The Civil Rights Children’s Crusade
April 20, 1963. Dr. Martin Luther King Jr. walks out of Alabama’s Birmingham Jail after being held for a week for peacefully protesting. He spent most of that time writing a letter that passionately defends the civil rights movements’s nonviolent tactics. But despite King’s passion, the movement’s progress has stalled. King needs a major victory in Birmingham, but he’s running out of people willing to risk their livelihoods and safety for this cause. So a new tactic starts taking shape: recruiting young people to protest. After all, kids have the least to lose and the most to gain from a more equal future. But King says the risk is too high. So what changes his mind about putting kids on the front lines? And how did the Children’s March shift Americans’ support of civil rights?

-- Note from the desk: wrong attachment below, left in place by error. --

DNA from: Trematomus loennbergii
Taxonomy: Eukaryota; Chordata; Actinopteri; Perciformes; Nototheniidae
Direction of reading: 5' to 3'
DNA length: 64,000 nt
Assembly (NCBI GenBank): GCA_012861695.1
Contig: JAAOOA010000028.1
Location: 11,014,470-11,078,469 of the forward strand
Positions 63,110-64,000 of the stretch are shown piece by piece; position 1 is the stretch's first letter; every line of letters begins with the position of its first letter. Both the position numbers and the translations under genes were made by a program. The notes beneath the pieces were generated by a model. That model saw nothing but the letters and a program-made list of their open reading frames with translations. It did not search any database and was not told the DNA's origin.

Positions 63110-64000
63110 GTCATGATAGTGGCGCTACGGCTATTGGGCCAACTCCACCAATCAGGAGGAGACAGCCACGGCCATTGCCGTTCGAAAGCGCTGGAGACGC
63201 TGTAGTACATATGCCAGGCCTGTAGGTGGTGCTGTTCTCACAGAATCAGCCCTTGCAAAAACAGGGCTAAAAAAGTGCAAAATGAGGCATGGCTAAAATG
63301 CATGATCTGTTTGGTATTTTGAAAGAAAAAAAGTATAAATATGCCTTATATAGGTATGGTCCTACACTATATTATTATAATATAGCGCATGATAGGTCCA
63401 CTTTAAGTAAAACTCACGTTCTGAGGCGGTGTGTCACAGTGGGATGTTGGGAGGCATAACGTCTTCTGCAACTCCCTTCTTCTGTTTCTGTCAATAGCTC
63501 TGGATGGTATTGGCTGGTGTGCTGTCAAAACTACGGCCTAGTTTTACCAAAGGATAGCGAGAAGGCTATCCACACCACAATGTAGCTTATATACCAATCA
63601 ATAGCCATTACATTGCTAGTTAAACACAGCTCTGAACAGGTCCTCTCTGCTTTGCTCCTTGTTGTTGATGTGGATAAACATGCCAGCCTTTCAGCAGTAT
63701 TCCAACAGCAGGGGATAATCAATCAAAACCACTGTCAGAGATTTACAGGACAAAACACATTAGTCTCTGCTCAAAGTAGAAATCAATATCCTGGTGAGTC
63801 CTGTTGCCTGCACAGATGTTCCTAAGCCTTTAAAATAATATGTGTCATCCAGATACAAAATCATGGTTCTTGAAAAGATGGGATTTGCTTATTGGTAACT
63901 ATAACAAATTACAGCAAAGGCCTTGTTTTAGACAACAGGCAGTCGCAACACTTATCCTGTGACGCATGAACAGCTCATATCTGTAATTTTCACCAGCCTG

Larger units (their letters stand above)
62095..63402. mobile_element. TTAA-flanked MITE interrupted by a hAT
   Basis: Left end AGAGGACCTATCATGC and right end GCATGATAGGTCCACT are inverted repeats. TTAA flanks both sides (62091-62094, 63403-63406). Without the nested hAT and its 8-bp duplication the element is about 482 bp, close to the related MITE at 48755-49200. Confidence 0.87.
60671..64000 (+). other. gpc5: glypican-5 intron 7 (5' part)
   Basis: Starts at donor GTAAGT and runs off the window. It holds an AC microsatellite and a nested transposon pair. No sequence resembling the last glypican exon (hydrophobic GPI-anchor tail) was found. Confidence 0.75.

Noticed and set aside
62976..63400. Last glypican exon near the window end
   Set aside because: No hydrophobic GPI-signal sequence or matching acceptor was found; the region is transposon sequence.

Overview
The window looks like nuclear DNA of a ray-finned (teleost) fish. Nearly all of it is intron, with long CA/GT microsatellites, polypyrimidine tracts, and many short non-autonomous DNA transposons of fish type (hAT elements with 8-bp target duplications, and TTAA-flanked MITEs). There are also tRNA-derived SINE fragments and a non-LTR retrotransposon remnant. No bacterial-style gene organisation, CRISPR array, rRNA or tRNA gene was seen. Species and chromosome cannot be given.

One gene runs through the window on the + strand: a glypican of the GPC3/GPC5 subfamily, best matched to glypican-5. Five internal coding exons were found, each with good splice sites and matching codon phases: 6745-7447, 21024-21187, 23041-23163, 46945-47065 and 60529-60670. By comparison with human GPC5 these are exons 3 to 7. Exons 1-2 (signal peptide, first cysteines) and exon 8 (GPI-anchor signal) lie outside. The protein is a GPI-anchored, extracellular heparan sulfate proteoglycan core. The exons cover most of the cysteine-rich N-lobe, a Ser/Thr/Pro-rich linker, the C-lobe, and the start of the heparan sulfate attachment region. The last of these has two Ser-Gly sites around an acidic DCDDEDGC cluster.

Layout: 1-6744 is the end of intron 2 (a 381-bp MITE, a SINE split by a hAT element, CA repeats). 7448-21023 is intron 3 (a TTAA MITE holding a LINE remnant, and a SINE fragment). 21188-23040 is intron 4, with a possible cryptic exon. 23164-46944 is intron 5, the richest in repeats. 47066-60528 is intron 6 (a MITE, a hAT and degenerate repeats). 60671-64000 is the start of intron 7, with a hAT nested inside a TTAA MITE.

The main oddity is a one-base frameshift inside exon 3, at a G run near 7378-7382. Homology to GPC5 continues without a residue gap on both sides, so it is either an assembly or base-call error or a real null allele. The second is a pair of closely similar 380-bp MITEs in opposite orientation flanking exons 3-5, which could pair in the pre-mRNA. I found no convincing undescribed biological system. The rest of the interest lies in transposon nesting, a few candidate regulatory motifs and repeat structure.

Special thanks to our guests: Children’s Crusade participants Jessie Shepherd, Janice Wesley Kelsey, and Charles Avery. And Ahmad Ward, former head of education at the Birmingham Civil Rights Institute and current Executive Director at Historic Mitchelville Freedom Park.
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